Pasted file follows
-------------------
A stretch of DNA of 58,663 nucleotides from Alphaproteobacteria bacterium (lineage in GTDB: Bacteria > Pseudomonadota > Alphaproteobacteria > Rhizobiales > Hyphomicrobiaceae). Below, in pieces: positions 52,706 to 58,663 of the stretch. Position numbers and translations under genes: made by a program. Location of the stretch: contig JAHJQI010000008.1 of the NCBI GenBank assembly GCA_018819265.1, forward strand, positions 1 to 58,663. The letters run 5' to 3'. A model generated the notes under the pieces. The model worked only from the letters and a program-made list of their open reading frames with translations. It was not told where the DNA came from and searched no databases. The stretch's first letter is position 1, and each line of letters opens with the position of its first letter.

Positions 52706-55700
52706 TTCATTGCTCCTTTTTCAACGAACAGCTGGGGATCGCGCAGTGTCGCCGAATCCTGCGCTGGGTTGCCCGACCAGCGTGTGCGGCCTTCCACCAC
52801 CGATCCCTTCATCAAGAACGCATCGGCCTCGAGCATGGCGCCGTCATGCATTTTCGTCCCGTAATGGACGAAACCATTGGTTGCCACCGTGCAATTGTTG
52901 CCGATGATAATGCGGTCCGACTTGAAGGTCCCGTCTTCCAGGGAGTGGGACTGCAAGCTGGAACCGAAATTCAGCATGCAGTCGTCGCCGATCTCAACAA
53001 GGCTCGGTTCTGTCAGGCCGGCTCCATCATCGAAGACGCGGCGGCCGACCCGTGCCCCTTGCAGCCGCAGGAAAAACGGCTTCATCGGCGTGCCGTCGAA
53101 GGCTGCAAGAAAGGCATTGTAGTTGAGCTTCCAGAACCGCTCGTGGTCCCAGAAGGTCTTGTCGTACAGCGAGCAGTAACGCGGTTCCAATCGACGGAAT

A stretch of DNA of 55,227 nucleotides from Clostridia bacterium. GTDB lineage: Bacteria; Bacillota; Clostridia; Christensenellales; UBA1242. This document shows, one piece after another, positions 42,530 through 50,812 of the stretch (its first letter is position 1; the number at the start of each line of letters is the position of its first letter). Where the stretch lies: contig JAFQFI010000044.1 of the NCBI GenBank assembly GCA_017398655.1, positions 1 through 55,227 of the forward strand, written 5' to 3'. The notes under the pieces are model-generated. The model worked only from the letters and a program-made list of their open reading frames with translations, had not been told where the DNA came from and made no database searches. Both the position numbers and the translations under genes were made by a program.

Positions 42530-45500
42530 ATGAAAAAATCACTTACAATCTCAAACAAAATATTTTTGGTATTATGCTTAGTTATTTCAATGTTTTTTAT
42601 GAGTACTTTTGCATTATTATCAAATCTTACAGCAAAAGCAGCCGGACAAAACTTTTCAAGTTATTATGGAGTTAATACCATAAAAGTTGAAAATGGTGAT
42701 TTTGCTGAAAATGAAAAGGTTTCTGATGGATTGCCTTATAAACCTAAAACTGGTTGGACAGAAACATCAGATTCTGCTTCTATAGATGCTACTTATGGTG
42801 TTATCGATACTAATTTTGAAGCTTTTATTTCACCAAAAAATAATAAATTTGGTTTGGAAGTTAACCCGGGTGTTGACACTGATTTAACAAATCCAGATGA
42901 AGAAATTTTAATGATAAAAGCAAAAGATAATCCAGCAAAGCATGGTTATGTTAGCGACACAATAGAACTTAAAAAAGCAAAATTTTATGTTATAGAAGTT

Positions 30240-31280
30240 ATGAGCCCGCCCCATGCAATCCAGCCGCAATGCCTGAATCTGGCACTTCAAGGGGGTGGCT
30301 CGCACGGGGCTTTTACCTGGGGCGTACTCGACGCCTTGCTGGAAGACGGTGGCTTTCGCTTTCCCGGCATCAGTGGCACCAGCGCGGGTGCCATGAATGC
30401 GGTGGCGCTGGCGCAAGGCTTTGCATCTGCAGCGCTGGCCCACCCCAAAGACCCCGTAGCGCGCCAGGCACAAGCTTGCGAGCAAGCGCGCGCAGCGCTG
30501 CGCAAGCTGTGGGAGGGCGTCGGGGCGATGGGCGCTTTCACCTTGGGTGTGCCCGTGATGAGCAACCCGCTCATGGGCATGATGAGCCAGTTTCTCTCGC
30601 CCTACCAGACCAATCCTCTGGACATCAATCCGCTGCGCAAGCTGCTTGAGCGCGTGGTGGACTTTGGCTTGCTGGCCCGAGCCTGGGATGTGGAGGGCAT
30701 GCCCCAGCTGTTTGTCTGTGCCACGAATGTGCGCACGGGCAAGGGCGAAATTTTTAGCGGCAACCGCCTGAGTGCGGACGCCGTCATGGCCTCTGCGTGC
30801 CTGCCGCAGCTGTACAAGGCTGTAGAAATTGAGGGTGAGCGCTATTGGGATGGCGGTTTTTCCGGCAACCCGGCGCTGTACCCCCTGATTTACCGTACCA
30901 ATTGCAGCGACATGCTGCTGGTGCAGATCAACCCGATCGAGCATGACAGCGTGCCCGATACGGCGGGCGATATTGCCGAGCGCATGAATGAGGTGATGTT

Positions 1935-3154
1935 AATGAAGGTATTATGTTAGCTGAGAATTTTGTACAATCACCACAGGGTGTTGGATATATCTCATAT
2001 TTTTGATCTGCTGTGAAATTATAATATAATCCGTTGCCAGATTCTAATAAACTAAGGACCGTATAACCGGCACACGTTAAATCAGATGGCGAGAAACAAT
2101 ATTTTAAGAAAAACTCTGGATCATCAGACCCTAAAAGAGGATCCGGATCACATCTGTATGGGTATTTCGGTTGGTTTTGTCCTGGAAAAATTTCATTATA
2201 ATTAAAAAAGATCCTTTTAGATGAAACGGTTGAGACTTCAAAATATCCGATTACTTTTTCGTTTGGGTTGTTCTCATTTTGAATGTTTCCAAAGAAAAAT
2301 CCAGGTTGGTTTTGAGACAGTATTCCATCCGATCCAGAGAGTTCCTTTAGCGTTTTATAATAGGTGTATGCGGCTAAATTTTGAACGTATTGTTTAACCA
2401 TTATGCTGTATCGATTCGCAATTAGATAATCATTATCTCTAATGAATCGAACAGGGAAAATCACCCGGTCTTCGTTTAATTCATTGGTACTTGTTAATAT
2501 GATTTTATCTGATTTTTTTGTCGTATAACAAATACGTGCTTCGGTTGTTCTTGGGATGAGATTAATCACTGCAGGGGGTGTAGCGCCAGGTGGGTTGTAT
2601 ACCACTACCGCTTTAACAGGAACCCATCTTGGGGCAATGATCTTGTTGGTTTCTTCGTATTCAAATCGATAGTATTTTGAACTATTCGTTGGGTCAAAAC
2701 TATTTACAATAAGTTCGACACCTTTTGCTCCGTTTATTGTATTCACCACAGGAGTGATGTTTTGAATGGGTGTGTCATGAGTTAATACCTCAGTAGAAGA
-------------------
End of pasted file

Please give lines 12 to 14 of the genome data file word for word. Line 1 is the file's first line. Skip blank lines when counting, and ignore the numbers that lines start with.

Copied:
42701 TTTGCTGAAAATGAAAAGGTTTCTGATGGATTGCCTTATAAACCTAAAACTGGTTGGACAGAAACATCAGATTCTGCTTCTATAGATGCTACTTATGGTG
42801 TTATCGATACTAATTTTGAAGCTTTTATTTCACCAAAAAATAATAAATTTGGTTTGGAAGTTAACCCGGGTGTTGACACTGATTTAACAAATCCAGATGA
42901 AGAAATTTTAATGATAAAAGCAAAAGATAATCCAGCAAAGCATGGTTATGTTAGCGACACAATAGAACTTAAAAAAGCAAAATTTTATGTTATAGAAGTT